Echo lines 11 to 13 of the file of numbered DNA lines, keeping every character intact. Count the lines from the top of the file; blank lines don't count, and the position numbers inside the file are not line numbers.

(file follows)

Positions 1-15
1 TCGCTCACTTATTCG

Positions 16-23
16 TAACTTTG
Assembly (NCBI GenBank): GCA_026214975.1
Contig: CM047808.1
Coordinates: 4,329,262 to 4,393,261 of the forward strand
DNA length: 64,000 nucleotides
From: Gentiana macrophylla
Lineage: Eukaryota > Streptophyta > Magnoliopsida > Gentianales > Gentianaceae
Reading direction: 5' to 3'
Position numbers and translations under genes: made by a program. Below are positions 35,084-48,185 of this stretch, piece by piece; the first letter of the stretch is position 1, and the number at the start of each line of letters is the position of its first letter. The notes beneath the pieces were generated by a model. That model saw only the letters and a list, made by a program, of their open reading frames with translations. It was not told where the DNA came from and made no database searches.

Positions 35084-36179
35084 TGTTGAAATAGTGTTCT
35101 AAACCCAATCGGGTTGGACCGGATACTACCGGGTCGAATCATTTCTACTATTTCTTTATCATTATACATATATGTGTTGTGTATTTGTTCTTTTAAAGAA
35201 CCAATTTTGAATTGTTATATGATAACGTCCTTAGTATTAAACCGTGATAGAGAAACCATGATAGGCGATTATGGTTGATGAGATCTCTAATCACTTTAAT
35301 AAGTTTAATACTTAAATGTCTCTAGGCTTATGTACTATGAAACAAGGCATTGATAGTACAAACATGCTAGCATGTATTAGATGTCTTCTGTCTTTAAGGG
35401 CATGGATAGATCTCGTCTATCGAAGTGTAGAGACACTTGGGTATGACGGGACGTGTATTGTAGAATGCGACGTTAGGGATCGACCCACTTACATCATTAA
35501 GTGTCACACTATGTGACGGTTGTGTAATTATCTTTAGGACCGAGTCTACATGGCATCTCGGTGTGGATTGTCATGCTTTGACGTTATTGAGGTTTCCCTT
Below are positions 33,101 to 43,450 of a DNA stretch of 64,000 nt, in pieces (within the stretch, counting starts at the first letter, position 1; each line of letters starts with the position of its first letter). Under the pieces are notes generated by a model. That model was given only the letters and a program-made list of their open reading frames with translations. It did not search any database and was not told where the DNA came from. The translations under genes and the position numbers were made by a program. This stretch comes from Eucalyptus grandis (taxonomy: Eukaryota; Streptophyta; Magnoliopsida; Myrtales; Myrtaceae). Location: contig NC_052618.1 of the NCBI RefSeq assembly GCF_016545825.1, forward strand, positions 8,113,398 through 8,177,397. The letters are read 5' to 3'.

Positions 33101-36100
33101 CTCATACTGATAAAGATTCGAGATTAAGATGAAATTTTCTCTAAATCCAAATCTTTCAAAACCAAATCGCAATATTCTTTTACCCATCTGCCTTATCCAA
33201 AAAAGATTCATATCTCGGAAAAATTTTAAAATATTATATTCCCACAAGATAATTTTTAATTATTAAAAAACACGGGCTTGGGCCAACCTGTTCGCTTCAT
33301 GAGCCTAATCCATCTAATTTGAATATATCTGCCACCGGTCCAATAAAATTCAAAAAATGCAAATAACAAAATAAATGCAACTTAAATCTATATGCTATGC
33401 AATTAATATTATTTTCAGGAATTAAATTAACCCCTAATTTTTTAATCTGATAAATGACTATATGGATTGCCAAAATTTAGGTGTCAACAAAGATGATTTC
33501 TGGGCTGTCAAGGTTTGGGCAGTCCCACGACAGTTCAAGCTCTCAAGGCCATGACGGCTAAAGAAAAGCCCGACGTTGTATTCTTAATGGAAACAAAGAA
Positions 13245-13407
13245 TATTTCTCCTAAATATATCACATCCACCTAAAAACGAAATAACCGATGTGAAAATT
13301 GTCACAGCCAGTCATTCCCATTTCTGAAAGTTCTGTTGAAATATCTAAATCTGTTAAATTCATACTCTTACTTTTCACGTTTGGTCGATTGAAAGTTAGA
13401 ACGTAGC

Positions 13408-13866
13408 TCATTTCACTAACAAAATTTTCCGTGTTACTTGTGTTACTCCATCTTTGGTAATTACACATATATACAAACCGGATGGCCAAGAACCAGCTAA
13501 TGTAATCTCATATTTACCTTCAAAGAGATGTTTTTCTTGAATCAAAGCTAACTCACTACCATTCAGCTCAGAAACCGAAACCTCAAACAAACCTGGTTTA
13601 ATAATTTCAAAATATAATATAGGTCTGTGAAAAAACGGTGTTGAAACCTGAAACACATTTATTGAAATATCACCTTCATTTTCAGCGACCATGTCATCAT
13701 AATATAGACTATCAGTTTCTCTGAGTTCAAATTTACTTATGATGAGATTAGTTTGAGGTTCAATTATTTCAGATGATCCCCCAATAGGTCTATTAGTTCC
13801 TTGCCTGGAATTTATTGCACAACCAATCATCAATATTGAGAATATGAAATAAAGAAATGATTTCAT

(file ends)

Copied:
Reading direction: 5' to 3'
Position numbers and translations under genes: made by a program. Below are positions 35,084-48,185 of this stretch, piece by piece; the first letter of the stretch is position 1, and the number at the start of each line of letters is the position of its first letter. The notes beneath the pieces were generated by a model. That model saw only the letters and a list, made by a program, of their open reading frames with translations. It was not told where the DNA came from and made no database searches.

Positions 35084-36179